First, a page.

"This is due to a crisis among advertisers: Everything is so full of messages, particularly in programming targeting young audiences," says Noa Lor, VP-Marketing of Eurocom, the local Nokia importer. "It's nearly impossible to stand out during the commercial break." For two seasons Nokia had a commercial-content deal with "Kochav Nolad," the Israeli version of "American Idol" - an example of an arrangement giving the brand a foothold in the program itself. The program included prizes and sponsorship mentions, which is acceptable, but every week's winning song was also released as a video for mobile download.

"That was a 360-degree deal - television, Internet, cell, interactive," says Lor. "The goal was to bring buyers to the point of sale. In terms of the production, the videos were a bonus for contestants. From our perspective, we proved the video recording quality of our cell phones."

Integration among different media is key to commercial content. In last season's "Big Brother," Bezeq had a major agreement including sponsorship and commercial spots as well as tablet computers with the company's NGN logo.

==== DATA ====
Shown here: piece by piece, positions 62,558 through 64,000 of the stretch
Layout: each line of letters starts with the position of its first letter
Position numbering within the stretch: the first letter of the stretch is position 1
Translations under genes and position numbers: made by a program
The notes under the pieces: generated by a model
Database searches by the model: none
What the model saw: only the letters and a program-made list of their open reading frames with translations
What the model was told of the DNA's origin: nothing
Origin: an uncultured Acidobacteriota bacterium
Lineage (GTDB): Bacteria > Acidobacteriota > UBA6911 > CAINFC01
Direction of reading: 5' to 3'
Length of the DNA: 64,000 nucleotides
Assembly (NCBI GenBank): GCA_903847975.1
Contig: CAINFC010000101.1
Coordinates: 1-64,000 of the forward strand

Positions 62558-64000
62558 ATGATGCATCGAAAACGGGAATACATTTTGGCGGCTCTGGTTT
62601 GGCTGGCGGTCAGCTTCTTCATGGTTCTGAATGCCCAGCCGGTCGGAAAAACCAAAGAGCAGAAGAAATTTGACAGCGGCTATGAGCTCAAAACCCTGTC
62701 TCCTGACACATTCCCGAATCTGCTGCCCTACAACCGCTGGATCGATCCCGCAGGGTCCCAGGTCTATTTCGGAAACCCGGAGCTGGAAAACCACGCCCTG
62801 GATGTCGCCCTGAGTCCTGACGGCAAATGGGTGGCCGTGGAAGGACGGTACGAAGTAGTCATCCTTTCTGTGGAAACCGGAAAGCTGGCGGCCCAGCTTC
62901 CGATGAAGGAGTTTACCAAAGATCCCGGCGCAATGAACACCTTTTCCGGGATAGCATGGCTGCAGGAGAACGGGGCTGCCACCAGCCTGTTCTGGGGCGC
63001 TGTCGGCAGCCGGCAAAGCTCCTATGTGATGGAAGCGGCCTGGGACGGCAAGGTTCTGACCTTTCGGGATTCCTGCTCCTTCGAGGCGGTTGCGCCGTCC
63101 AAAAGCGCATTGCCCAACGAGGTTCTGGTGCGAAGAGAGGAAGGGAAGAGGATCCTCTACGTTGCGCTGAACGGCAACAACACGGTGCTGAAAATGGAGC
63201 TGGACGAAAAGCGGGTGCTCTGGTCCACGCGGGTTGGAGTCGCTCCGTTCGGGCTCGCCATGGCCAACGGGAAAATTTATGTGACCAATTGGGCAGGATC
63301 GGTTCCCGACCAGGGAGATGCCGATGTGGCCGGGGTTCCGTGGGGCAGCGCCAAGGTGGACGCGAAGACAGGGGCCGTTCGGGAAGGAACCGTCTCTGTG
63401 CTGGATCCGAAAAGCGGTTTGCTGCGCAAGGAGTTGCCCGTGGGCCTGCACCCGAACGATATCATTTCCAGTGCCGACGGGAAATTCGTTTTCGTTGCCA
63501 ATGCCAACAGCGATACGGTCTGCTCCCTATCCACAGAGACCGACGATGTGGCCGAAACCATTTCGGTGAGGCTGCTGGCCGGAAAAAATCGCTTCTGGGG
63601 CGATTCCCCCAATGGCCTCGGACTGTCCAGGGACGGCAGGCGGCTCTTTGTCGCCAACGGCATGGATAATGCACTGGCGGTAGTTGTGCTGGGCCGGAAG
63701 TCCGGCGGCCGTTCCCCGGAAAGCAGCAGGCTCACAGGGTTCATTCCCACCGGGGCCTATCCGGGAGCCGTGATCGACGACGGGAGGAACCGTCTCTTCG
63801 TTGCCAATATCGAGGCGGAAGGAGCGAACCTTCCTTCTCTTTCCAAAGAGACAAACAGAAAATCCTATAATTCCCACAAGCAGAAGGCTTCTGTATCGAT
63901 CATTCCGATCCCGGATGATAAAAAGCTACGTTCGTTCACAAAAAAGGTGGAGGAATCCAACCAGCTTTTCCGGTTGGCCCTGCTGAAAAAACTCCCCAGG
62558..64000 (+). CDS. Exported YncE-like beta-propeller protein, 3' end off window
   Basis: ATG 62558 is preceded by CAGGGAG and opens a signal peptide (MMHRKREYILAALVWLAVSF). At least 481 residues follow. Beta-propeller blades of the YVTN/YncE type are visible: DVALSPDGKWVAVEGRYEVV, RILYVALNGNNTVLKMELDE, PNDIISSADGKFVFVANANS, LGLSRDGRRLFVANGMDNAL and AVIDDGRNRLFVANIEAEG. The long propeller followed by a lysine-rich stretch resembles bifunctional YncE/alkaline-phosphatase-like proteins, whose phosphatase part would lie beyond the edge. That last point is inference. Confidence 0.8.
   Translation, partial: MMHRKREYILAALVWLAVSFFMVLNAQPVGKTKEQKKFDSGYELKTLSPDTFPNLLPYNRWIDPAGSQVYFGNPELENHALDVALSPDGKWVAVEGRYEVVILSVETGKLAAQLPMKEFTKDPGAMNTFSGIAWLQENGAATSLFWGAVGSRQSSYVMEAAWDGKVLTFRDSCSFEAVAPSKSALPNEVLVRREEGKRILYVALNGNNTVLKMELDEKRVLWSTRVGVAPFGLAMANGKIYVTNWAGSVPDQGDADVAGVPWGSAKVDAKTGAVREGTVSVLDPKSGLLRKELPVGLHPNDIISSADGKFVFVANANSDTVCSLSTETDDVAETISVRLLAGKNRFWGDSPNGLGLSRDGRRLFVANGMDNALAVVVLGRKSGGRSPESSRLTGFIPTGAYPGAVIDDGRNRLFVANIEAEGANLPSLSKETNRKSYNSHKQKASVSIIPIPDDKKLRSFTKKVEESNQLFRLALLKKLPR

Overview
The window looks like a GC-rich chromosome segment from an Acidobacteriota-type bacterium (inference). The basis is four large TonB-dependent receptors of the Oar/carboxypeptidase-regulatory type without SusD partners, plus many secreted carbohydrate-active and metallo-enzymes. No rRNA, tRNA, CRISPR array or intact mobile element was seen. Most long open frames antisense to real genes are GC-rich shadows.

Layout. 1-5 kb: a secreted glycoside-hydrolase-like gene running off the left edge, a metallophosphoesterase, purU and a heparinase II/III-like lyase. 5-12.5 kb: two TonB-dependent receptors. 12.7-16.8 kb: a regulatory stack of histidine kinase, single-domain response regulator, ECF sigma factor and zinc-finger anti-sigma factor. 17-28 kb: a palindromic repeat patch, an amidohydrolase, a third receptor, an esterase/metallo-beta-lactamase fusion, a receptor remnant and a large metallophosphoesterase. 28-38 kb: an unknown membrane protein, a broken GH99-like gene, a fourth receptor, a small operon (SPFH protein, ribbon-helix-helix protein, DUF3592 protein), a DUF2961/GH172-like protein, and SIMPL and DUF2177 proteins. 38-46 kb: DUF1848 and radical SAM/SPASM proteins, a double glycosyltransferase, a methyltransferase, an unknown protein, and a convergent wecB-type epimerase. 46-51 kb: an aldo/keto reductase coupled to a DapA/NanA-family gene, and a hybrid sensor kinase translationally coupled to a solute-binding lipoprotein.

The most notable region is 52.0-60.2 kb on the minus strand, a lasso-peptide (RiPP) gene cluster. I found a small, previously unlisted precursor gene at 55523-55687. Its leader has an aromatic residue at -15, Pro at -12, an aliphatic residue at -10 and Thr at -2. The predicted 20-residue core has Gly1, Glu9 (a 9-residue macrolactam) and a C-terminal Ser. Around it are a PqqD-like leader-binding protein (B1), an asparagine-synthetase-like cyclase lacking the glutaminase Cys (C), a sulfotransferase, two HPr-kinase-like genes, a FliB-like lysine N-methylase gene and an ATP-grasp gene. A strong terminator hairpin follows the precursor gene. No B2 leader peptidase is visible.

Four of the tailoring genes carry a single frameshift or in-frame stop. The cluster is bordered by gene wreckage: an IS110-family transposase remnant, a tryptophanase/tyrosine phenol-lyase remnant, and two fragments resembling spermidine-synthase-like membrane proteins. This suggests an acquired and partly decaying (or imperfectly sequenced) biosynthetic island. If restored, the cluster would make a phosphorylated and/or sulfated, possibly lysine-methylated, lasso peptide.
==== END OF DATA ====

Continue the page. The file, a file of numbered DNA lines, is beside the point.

"Relatives brought contestants packages wrapped in Bezeq's colors, blue and white, and with the slogan 'It's warmest at home,' which is similar to Bezeq's slogan," one source said, adding, "The role of comprehensive media in these cases is to give a clear interpretation to the hints within the show itself and to fill in the gaps: The banner, the sponsorship and the ad are supposed to make the viewer understand what was hinted at throughout the program," the source said.

Bezeq declined comment.